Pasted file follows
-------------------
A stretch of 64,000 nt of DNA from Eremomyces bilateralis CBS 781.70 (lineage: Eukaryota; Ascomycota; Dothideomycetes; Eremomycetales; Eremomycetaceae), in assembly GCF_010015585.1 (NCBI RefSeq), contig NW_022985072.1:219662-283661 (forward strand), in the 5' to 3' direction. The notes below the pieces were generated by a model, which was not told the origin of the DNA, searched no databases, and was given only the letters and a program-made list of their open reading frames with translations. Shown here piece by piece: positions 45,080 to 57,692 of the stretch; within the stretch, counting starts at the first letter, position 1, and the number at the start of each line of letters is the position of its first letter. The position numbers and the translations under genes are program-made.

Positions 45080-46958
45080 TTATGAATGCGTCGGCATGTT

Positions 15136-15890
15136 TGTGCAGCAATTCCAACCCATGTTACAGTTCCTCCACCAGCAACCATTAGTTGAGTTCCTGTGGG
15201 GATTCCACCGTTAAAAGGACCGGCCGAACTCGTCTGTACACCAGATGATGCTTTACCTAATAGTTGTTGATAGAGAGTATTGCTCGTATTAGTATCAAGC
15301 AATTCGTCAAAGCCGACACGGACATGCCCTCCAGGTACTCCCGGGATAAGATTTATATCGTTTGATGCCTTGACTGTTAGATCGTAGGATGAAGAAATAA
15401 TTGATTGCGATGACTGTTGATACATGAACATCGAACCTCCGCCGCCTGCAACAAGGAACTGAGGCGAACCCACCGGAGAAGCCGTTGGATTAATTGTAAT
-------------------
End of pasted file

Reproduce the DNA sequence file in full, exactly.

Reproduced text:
A stretch of 64,000 nt of DNA from Eremomyces bilateralis CBS 781.70 (lineage: Eukaryota; Ascomycota; Dothideomycetes; Eremomycetales; Eremomycetaceae), in assembly GCF_010015585.1 (NCBI RefSeq), contig NW_022985072.1:219662-283661 (forward strand), in the 5' to 3' direction. The notes below the pieces were generated by a model, which was not told the origin of the DNA, searched no databases, and was given only the letters and a program-made list of their open reading frames with translations. Shown here piece by piece: positions 45,080 to 57,692 of the stretch; within the stretch, counting starts at the first letter, position 1, and the number at the start of each line of letters is the position of its first letter. The position numbers and the translations under genes are program-made.

Positions 45080-46958
45080 TTATGAATGCGTCGGCATGTT

Positions 15136-15890
15136 TGTGCAGCAATTCCAACCCATGTTACAGTTCCTCCACCAGCAACCATTAGTTGAGTTCCTGTGGG
15201 GATTCCACCGTTAAAAGGACCGGCCGAACTCGTCTGTACACCAGATGATGCTTTACCTAATAGTTGTTGATAGAGAGTATTGCTCGTATTAGTATCAAGC
15301 AATTCGTCAAAGCCGACACGGACATGCCCTCCAGGTACTCCCGGGATAAGATTTATATCGTTTGATGCCTTGACTGTTAGATCGTAGGATGAAGAAATAA
15401 TTGATTGCGATGACTGTTGATACATGAACATCGAACCTCCGCCGCCTGCAACAAGGAACTGAGGCGAACCCACCGGAGAAGCCGTTGGATTAATTGTAAT